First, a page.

Food Tech is food safety

7.3.2019

As technology and food safety move closer to one another, restaurants and professional kitchens will develop significantly in the near future. In professional kitchens, the general perception seems to be that technology is merely a way of increasing efficiency. However, technology can also be an important tool for ensuring food safety. It is possible to improve risk anticipation, ensure a high level of hygiene, automate HACCP and improve traceability and transparency with different food safety-related smart kitchen solutions. Thanks to technology, methods for cleaning professional kitchens and transporting food are quickly developing. These developments impose requirements for HACCP and create opportunities for new ways of managing kitchens.

How does Food Tech help with increasing food safety?

Observing food safety risks is an everyday task for kitchen professionals and requires continuous HACCP work. The objective is to create an experience for the customer during which they don’t have to worry about health risks related to their meal. Carefully prepared and digitally managed HACCP helps the employees to worry less and brings safety to the everyday work.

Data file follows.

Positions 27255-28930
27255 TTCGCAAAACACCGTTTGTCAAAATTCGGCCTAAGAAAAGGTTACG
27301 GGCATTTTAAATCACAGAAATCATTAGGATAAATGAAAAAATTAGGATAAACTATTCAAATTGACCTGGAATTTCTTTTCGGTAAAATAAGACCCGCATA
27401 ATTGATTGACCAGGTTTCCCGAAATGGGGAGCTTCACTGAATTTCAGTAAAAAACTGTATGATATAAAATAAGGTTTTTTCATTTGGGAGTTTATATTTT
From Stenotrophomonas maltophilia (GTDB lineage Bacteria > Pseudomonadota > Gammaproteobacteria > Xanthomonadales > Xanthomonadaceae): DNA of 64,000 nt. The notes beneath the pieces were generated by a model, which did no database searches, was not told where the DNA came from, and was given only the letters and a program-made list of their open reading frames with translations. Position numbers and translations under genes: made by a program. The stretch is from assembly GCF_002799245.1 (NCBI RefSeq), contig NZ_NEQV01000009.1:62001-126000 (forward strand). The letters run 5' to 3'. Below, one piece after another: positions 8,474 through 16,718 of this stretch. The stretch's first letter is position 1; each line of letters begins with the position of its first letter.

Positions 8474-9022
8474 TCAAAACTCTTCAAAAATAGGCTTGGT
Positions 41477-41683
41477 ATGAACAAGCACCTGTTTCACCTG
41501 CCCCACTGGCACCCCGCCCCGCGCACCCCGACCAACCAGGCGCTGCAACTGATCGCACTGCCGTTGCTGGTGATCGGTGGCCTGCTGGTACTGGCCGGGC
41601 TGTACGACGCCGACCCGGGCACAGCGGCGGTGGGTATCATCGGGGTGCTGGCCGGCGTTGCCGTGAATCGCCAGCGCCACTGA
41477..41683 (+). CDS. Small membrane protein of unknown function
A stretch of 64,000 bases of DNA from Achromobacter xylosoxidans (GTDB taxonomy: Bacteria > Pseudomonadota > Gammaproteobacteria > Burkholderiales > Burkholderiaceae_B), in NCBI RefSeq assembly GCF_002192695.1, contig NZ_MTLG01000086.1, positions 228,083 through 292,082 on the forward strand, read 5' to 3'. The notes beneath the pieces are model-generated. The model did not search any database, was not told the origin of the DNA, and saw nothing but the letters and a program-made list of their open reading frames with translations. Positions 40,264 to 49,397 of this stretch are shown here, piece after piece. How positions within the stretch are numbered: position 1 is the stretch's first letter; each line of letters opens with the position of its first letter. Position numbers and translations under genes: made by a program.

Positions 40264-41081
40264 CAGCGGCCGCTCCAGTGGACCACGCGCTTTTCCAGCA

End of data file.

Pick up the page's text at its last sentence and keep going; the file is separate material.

Digital tools better display the instructions and recommended limit values for food safety. The instruction file that before was stored on the executive chef’s shelf can today be found on the employee’s cellphone or on the kitchen’s shared tablet. The paper HACCP document has not only been documented as an electronic PDF file, but the HACCP is being managed by an interactive user interface that has been connected to the kitchen’s processes.

The tools also include timed reminders for cleaning tasks and methods for the kitchen staff to easily check the levels of food safety themselves, such as by performing digital surface hygiene measurements. The digital results are stored directly in the HACCP report, without having to separately and manually record them.

From sensory risk observation to automated anticipation

The management of food safety can be enhanced by risk prevention, on which the restaurants’ HACCP is also based. Professional kitchens are increasingly utilizing automated food safety monitoring in addition to sensory observation. For example, with automated monitoring and electronic alerts it is possible to reduce the risks related to food preservation. When the ovens, cold rooms and production facilities are connected to the network, it is possible to monitor the temperatures remotely. Temperature deviations trigger alerts and this information can be used for anticipating the needs for repairing appliances. In this way, it is possible to prevent damage well in advance. At best, a repair service can be ordered even before the food safety deviation alert arrives to the cellphone.

Elina Halinen
Digital Program Manager

Fredman Group